The earlier this week approved $38,000 in Community Preservation Act Funds to replace the roof of the Gallivan House, constructed in 1931 and once home to a physician active throughout Braintree.
Dr. John J. Gallivan and his wife Dorothy, both Braintree natives, built the house for $7,500 and the family occupied it until the 1960s, according to the Braintree Historical Society. It is situated at 766 Washington St. in between the Braintree Fire Department Headquarters and the rest of the historical's society's property across from .
The Community Preservation Committee unanimously approved the funding at its meeting in June. Mayor Joseph Sullivan, in a letter to Town Council President Charles Kokoros, said the building is within Braintree's Historic District and "is of historic significance because of the location, age, construction type and original owner..."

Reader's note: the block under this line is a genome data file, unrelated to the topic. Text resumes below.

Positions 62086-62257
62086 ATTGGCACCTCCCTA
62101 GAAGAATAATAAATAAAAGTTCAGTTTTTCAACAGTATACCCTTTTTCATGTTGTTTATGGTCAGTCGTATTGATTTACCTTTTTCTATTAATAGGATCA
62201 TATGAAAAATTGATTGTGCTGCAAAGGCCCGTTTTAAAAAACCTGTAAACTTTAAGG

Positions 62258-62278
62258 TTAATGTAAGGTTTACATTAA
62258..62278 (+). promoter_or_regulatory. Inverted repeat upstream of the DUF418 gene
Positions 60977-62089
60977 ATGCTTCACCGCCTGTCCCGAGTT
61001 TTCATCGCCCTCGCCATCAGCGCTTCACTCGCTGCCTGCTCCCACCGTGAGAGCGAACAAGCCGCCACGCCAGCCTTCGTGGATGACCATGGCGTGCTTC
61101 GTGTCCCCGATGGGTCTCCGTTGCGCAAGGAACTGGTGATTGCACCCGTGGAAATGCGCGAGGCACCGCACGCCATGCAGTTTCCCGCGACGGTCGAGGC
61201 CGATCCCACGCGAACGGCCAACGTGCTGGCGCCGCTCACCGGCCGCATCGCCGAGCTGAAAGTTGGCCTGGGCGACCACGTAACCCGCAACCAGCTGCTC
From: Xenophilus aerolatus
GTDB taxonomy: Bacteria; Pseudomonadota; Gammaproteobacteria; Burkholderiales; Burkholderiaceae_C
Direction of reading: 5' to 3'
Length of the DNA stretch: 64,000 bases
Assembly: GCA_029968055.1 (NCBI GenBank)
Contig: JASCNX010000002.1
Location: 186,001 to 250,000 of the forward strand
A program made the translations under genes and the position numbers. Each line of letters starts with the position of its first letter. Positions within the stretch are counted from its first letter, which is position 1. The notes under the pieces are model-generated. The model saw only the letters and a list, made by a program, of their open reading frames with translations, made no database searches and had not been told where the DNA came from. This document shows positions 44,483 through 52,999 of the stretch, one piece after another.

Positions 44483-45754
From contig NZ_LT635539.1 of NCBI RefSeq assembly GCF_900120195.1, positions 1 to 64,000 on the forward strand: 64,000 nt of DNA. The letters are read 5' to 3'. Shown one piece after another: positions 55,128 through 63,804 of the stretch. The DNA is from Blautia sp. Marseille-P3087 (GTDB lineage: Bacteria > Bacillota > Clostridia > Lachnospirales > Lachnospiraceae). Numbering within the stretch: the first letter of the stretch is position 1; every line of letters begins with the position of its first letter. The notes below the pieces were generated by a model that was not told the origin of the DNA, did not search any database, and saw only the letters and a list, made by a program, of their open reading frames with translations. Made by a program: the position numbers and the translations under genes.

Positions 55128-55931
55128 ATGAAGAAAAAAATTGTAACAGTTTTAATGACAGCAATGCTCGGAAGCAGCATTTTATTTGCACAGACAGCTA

Sullivan also said that the Historical Commission has been working with the Massachusetts Historical Commission to add the property to the Historic District.
The roof project will be put under the director of the Community Preservation Committee and the Director of Planning and Community Development. The property's deed would also be tied to a historical preservation restriction.
The vote – with councilors Henry Joyce and Charles Ryan absent – was 6-1. Ronald DeNapoli was the sole dissenter. He has recently argued against using CPA funds for projects like the Gallivan House, and said on Aug. 14, "We should change the name of the Community Preservation Committee to the re-roofing committee."
Dr. Gallivan graduated from Boston College and Tufts Medical School after attending , according to the historical society. After serving during World War I, he worked at and St. Elizabeth's in Brighton, delivering thousands of babies. Dr. Gallivan was a member of the Braintree Rotary Club and Knights of Columbus, and also served on the World War II draft board in Braintree.